A week before Rosh Hashonah, Education Director Ilene Dackman-Alon and I attended the American Association for State and Local History (AASLH) conference in St. Paul, Minnesota. The trip had many virtues – a chance to see some truly innovative museums, a chance to renew and develop acquaintances with colleagues and collaborators, and perhaps, most important, a chance to think about the directions we are taking at JMM through the lens of innovations happening elsewhere in the country.
What a great conference poster – does anyone know the artist?
The tone for the conference was set by keynoter, Garrison Keillor. He peppered his folksy (and irreverent) stories of the history of the state with observations about the museum enterprise. Paraphrasing Tip O’Neill, he observed that “all history is local” and that those who try to sweep human experience into great global generalizations are probably sharing as much fiction as truth. “The 60s may have been about drug, sex, and rock ‘n roll in parts of New York or San Francisco”, he noted, “but in small town Minnesota the 60s was all about moving into the middle class.” I reflected on our Mendes Cohen exhibit at JMM and thought, actually “all history is biography” and every human life has the potential to illuminate its times.
Feature exhibit at the Minnesota History Center:
Toys of the 50s, 60s and 70s.
I attended 7 workshops and presentations during my two and a half days in St. Paul. These included:
“Creating Connections: Integrating STEM Learning into History Exhibitions and Programs” – a collaboration of the Science Museum of Minnesota and the Conner Prairie historic village outside Indianapolis. Conner Prairie recently took a big leap outside its comfort zone, training its history docents to facilitate visitor-driven exploration of historic technologies. We worked in groups to develop model exhibits. Ilene’s group was turning architecture into an engineering lesson. My group worked on letting visitors “put together” a 1910 electric car.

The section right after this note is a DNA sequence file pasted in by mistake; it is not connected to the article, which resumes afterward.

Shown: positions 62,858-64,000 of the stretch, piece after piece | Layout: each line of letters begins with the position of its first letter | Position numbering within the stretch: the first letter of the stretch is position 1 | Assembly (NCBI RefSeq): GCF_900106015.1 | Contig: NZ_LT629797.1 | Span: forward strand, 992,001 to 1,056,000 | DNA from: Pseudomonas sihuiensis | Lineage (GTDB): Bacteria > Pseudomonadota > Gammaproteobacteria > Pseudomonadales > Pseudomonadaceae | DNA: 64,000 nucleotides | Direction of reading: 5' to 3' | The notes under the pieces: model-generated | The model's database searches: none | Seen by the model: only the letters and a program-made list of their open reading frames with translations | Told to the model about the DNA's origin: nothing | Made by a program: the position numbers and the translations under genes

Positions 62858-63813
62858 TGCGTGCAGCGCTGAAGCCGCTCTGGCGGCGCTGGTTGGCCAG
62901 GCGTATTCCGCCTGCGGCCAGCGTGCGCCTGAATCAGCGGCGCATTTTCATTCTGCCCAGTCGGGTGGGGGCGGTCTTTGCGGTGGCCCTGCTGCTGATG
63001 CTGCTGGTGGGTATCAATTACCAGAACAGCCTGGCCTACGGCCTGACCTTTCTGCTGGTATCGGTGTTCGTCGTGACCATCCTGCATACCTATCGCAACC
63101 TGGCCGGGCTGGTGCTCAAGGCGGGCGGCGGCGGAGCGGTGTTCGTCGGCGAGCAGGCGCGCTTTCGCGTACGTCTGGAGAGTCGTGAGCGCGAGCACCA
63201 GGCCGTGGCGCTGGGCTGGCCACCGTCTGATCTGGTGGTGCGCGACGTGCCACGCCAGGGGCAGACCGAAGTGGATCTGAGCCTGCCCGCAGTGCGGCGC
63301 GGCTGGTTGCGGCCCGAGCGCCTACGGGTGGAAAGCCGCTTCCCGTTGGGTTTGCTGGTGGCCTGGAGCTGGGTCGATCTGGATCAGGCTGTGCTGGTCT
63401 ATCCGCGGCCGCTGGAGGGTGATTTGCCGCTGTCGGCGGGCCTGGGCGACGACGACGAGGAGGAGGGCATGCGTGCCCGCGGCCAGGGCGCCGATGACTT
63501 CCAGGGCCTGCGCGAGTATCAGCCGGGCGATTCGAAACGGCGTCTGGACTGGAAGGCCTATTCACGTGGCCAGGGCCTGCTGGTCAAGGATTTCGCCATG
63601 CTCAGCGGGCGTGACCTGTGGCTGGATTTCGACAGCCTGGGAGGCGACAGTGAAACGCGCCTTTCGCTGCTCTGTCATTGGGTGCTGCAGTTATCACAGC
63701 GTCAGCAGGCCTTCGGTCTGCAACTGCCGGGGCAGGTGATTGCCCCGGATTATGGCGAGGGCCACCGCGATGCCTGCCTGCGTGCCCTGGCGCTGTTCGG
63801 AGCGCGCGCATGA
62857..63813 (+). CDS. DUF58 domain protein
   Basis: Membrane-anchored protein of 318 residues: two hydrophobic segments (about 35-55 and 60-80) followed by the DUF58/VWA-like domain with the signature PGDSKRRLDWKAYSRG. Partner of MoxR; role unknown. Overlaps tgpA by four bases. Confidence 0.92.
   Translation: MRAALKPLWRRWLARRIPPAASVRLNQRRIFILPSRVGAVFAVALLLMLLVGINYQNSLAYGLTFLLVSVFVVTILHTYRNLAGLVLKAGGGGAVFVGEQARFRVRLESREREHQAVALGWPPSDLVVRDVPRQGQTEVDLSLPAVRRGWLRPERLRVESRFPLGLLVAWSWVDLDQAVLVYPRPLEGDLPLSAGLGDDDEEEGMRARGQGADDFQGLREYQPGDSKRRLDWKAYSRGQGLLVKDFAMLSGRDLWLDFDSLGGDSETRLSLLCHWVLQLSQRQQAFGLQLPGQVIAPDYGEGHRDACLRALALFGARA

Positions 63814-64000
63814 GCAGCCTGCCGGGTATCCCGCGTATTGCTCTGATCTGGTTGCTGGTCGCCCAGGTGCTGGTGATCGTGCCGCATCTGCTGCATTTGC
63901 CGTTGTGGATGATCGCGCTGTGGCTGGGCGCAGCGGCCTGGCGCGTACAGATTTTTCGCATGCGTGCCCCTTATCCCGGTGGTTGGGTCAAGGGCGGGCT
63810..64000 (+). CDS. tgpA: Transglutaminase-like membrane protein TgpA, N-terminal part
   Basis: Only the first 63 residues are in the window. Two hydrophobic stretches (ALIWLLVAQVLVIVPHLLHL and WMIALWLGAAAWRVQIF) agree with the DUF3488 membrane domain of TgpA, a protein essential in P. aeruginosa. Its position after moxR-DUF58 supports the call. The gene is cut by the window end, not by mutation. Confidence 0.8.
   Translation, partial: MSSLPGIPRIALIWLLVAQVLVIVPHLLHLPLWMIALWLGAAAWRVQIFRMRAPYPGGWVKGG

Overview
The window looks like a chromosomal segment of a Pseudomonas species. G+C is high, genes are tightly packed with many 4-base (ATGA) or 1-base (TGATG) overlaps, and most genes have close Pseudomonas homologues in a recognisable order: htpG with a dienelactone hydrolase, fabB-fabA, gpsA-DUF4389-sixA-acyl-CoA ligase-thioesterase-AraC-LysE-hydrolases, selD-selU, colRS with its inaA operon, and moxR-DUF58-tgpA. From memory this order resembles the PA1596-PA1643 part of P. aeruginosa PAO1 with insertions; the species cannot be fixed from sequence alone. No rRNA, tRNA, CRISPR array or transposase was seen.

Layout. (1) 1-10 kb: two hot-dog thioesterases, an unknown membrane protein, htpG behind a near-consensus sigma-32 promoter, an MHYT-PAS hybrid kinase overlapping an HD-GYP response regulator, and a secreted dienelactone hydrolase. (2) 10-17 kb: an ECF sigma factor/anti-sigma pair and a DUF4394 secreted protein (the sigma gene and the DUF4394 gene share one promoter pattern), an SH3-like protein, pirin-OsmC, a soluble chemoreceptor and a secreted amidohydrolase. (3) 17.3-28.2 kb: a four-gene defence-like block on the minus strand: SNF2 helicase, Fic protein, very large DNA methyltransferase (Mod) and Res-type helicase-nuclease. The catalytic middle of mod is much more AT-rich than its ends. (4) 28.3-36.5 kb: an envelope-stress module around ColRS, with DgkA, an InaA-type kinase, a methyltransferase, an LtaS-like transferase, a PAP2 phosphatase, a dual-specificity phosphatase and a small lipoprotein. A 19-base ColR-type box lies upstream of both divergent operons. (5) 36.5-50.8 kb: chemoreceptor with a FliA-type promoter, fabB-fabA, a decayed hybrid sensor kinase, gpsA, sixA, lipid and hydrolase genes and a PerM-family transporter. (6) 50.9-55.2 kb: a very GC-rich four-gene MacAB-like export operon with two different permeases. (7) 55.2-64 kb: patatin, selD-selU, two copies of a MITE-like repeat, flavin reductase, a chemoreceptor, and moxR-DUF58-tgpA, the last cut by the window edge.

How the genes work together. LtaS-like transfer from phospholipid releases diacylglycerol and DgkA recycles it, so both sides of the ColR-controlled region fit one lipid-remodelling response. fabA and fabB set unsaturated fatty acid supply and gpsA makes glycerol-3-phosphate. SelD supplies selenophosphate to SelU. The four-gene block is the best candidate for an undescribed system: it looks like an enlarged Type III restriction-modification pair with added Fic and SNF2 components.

Workshop at the Science Museum of Minnesota.
Directors Breakfast – turned out to be a perfect complement to the session above. The focus of the breakfast was “how do we build a political coalition strong enough to promote history in the way that scientists promote STEM?” They had some interesting ideas and I expect that I will participate in future forums on this topic.
My favorite artifact – We definitely need something like this in our collection.
“Blurred Lines: Museum as Community Center” – This session looked at four specific program innovations at the Museum of History and Industry in Seattle (outdoor film festival, evening socials for young adults, yoga in the museum and after school tech clubs). They talked about successes and failures, but even more interesting, the process of assessing successes and failures. I think that as we increase our community outreach there is much to be learned from the experience of others.
“Seeing the Forest: A National Perspective on History Organizations” – this was a straightforward (and slightly depressing) set of research results from NEA and AASLH. It told a story that was not terribly surprising – after holding their own through the first electronic revolution (the Internet of the 1990s and early 2000s), museums were now experiencing a significant decline in attendance during the period 2005 to 2013 (the era of the smart phone and social media) – actually all physical contact with the arts – attending concerts, art galleries, dance performances as well as participating in creative arts activities are declining. The only uptick in “arts” creation was a boom in photography (perhaps those smart phones). Of course, these are averages – and any individual institution can figure out a way to buck the trend.